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In document Youth gang membership: (Page 95-119)

The focus of this chapter is to discuss the research findings of this study with reference to the literature discussed in Chapter One. This will be followed by suggestions as to how communities and other organizations can better accommodate the needs of young people at risk of joining youth gangs. The limitations of this study will then be highlighted. Finally, suggestions will be made for future research to promote an on-going interest and understanding of young people who participate in youth gangs.

Key Findings

The results presented in Chapter Three suggest that these participants experienced individual, familial and environmental difficulties which contributed to their desire for youth gang membership. In searching for a sense of belonging, the gang provided these young people with the emotional and financial support that they desired. Once accepted into a gang,

individuals had access to the respect and notoriety that was otherwise unavailable to them. The gang also ensured members had access to a reliable income which could be used to purchase drugs, alcohol and other tangible goods. The reliability of the gang to fulfil the needs of these

individuals meant they could withdraw from mainstream society. This included withdrawing from their education providers. As these young people began to withdraw from society, they perceived their teachers, family members and the general public to stereotype and judge them as being failures. This in turn reinforced their membership to a gang whose members supported and understood their needs.

86 Discussion of the findings

A comparison between the findings of the current study and the existing literature suggests that there are seemingly consistent factors which influence and maintain youth gang membership both in New Zealand and

internationally. By using the themes that were pertinent to this study, existing literature will be provided to either support or refute these findings. Initially, the literature on the ‘Influence of peers’ will be discussed in relation to the findings of this study. This will be followed by a discussion of the literature on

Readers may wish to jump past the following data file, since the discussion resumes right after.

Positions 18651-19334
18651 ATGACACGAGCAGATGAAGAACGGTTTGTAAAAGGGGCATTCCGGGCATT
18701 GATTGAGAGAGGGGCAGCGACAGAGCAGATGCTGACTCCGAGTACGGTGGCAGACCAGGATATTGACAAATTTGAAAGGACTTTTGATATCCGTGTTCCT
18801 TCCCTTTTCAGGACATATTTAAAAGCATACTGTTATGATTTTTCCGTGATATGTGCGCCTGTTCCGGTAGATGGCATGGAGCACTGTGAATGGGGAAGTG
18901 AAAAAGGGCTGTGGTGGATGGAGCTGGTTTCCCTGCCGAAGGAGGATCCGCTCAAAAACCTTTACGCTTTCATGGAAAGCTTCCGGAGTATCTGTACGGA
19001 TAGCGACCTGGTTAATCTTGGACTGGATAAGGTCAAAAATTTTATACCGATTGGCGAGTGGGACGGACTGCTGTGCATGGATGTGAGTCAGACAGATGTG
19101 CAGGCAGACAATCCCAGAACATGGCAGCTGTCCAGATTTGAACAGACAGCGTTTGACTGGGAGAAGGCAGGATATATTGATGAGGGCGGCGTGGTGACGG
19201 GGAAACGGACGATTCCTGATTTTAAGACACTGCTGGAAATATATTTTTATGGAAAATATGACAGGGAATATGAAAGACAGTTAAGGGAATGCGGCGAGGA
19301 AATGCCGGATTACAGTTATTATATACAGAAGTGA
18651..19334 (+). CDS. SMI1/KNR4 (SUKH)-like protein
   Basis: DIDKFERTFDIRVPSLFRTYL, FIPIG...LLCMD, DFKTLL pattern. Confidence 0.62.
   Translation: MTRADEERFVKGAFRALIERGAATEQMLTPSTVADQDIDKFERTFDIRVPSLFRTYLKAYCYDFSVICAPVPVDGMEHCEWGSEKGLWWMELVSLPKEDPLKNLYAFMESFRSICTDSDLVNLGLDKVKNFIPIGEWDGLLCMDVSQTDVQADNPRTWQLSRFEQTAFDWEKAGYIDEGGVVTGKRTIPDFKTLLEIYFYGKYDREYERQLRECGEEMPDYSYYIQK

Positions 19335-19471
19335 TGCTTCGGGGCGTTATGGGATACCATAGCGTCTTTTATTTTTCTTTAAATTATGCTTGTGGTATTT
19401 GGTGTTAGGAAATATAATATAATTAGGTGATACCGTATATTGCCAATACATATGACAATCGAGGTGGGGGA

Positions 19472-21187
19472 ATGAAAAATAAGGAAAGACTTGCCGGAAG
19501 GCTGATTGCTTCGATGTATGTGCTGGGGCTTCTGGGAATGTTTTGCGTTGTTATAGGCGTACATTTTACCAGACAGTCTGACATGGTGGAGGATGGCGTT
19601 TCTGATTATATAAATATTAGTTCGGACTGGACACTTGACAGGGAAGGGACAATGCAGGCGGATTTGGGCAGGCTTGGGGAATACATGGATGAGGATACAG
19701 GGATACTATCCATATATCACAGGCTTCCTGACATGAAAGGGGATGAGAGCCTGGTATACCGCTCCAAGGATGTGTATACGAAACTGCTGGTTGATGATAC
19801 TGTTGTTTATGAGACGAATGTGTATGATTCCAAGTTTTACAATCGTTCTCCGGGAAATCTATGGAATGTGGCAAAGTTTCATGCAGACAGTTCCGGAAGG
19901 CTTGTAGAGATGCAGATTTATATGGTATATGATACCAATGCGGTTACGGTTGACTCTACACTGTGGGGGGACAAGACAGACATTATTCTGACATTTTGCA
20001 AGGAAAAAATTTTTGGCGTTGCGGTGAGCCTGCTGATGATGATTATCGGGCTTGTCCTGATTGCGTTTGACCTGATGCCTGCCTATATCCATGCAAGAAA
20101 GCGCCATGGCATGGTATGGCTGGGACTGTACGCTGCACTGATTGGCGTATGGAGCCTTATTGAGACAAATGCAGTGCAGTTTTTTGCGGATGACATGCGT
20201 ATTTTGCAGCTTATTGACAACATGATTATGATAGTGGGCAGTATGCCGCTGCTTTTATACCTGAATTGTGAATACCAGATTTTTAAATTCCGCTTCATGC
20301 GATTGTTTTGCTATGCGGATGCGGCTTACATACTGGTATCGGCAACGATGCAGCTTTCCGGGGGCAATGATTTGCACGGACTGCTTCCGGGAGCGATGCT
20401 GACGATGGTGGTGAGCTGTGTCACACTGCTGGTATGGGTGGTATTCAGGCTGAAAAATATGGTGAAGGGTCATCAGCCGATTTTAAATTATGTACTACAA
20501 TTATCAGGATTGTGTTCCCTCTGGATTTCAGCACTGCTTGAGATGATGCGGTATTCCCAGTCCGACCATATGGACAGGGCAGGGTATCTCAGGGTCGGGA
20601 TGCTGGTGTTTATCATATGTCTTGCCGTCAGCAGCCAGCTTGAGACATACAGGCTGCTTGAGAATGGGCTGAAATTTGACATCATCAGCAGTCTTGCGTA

‘Antisocial behaviour’ and how it reflects the experiences of these young people. Following this will be a discussion on how ‘Access to money’,

‘Neighbourhood surroundings’ and ‘Negative Evaluation from others’ is discussed within the literature and whether it is consistent with the experiences of these participants.

Influence of Friends

The literature has readily discussed the influence that friends or peers have in increasing the desire for youth gang membership (Thornberry et al., 2003). In many instances, existing youth gang members are understood to promote substance abuse, sexual promiscuity and other delinquent behaviours (Dolcini et al., 2005). Less frequently acknowledged is the role that existing youth gang members have in accepting and nurturing young people who have often been rejected by both main stream society and their families (Maclure & Sotelo, 2004).

Many participants explained that they were initially attracted to youth gangs as they were considered to be the “cool” group to affiliate with. In being accepted into this group, participants explained that they were respected and noticed by others in their community. Participants also explained that the gang served as a substitute family, providing each member with the support and protection that was desired. Researchers have previously theorised that


young people congregate together to strengthen their social identity and to achieve a greater sense of protection (Harper et al., 2008; White & Mason, 2006). The strength of the friendships within a group are said to be enhanced when young people originate from similar class, ethnic and religious

backgrounds (White & Mason, 2006). Participants in this study explained that their friends in the gang were situated in close proximity to their school and family home. They also explained that there was a commonality in many of their childhood experiences. Many of these young people perceived that their biological family members failed to provide them with the tangible goods and support that they desired. In becoming affiliated with a youth gang,

participants explained that they had access to the support, protection and provision of tangible goods from a group of friends who had similar

experiences. This finding was consistent with the New Zealand study on youth gang membership conducted by the Ministry of Social Development (2006). They found that friends in the gang provided young people with a proxy family unit, financial and material gain, the alleviation of boredom, protection and status. These protective mechanisms are less frequently reported in the international literature. It was, however, observed that the primary focus of many international studies was to identify how friend or peer groups influence delinquent behaviour (Farrington, 2005; Gatti et al., 2005;

Hill et al., 1999).

When reflecting on the influence that friends have on youth gang membership and delinquency, several studies have been conducted with varying results.

Lahey and Colleagues (1999) found that antisocial peers had the greatest influence on youth gang membership during early adolescence. Participants in this study explained that they began to seek acceptance from friends in a youth gang between the ages of nine and thirteen. This finding is significant when considering the development of early intervention programs to prevent youth gang membership. These young people explained that by early